Story: Trout and salmon

Page 2. Rainbow trout

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Rainbow trout (Oncorhynchus mykiss) were first introduced to New Zealand in the early 1880s. They are descended mainly from Californian steelheads – rainbow trout that migrate to sea and spend most of their lives there. However, New Zealand rainbow trout do not migrate to sea.

‘It was a whopper’

Anglers have long been notorious for their exaggerations. In 1888 a writer noted: ‘There are several kinds of trout liars. The liar of weights, who never catches more than half a dozen trout a day, but they can weigh anywhere from 8 lb to 10 lb. Then there is the liar of numbers, who always catches so many dozens in an hour and 28 minutes. And there is the liar of places, who knows hidden pools, dark and still, in the secret places of the rocks that are just boiling over with trout … and you fish in them for eight mortal hours without a nibble.’ 1


Rainbow trout are less widespread than brown trout. There has been virtually no natural dispersal.

Ova imported in 1883 by the Auckland Acclimatisation Society survived, and fry were released into local waterways. In 1892 the species was liberated in Lake Rotorua, and in 1897 in Lake Taupō.

Rainbow trout can tolerate higher water temperatures than brown trout: they are found in warmer waters such as the Kai Iwi lakes in Northland. They also occur in a few rivers.

Rivers: limited success

Stocks were also released into many rivers, but they mostly disappeared. Nearly all the rivers where they did establish themselves flow into large lakes – in the central North Island, and the southern South Island.

It is not understood why rainbows have failed to become established in many waterways. Adding to the mystery is their presence in a few rivers that do not drain into lakes, such as the Pelorus and Rai in the South Island, and the Mōhaka in the North Island. These have very stable riverbeds, which may be a factor.

Taupō trout

Soon after they were brought to New Zealand, rainbow trout grew very large in Lake Taupō, but then declined in size. The average weight of trout in one angler’s bag was 10½ pounds (4.8 kilograms) in 1911, but by 1918 it had dwindled to 4 pounds (1.8 kilograms). The early bonanza was probably due to the trout feeding on the then plentiful native fish.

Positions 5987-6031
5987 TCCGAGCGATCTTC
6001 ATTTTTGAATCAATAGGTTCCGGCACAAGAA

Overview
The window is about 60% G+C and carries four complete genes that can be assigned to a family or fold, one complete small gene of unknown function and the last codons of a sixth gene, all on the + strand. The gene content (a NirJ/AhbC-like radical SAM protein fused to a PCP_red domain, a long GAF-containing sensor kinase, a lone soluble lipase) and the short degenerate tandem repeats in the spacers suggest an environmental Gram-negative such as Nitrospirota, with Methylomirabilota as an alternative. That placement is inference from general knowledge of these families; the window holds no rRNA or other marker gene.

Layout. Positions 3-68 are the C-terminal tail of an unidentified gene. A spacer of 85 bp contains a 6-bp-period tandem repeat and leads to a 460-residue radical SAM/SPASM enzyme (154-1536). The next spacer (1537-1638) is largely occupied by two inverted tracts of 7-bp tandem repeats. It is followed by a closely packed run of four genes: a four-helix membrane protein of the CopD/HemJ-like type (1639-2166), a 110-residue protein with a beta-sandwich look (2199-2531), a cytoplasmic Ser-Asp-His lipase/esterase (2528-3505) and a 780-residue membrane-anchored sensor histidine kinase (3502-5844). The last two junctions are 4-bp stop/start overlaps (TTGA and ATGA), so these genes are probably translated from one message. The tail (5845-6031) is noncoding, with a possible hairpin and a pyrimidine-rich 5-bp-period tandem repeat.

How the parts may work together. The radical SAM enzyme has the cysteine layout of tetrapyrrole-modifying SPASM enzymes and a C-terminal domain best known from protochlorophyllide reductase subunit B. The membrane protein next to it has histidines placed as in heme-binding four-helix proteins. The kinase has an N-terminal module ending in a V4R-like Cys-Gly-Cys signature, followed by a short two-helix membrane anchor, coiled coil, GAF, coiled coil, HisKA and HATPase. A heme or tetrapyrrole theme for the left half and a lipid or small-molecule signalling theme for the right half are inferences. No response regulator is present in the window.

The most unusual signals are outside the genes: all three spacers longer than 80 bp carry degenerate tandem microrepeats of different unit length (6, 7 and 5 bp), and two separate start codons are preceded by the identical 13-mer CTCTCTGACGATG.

Rainbow trout eat more and grow faster than brown trout. In rivers they feed in fast water, using energy to stay in the same place while feeding on drifting invertebrates. In lakes, rainbows tend to live in deeper water than brown trout and often feed on different prey – usually small fish, such as smelt in Lake Taupō.

This may explain why rainbow trout are bold feeders, more easily caught than the wary brown trout.


Rainbow trout may reach 750 millimetres and more than 10 kilograms in New Zealand. Fish of 600 millimetres and 2–3 kilograms are often caught, and fish weighing 4–5 kg are not uncommon.

Most rainbows tend to live for four or five years, although individuals up to 11 years old have been recorded.

Life cycle

  • Several hundred to several thousand eggs are laid in a small hole by the female and fertilised by the male.
  • After 1–3 months the eggs hatch into alevins (fry with yolk sacs attached). These live in the gravel, feeding from their yolk sac.
  • They then emerge as fry, about 25 millimetres long. By late summer they have reached 50–70 millimetres.
  • As juveniles and spawning adults they live in streams, where they are exposed to predators on the banks.
  • Adults usually run upstream from a lake to spawn in late winter and early spring, in headwater streams with gravel beds. Not all rainbow trout survive spawning.

Much of the central North Island winter fishing is centred on rainbow trout running upstream from Lake Taupō to spawn in tributaries such as the famed Tongariro River.

  1. Jock Scott, Otago Witness, 23 March 1888, p. 28. › Back
How to cite this page:

Carl Walrond, 'Trout and salmon - Rainbow trout', Te Ara - the Encyclopedia of New Zealand, (accessed 21 June 2024)

Story by Carl Walrond, published 24 Nov 2008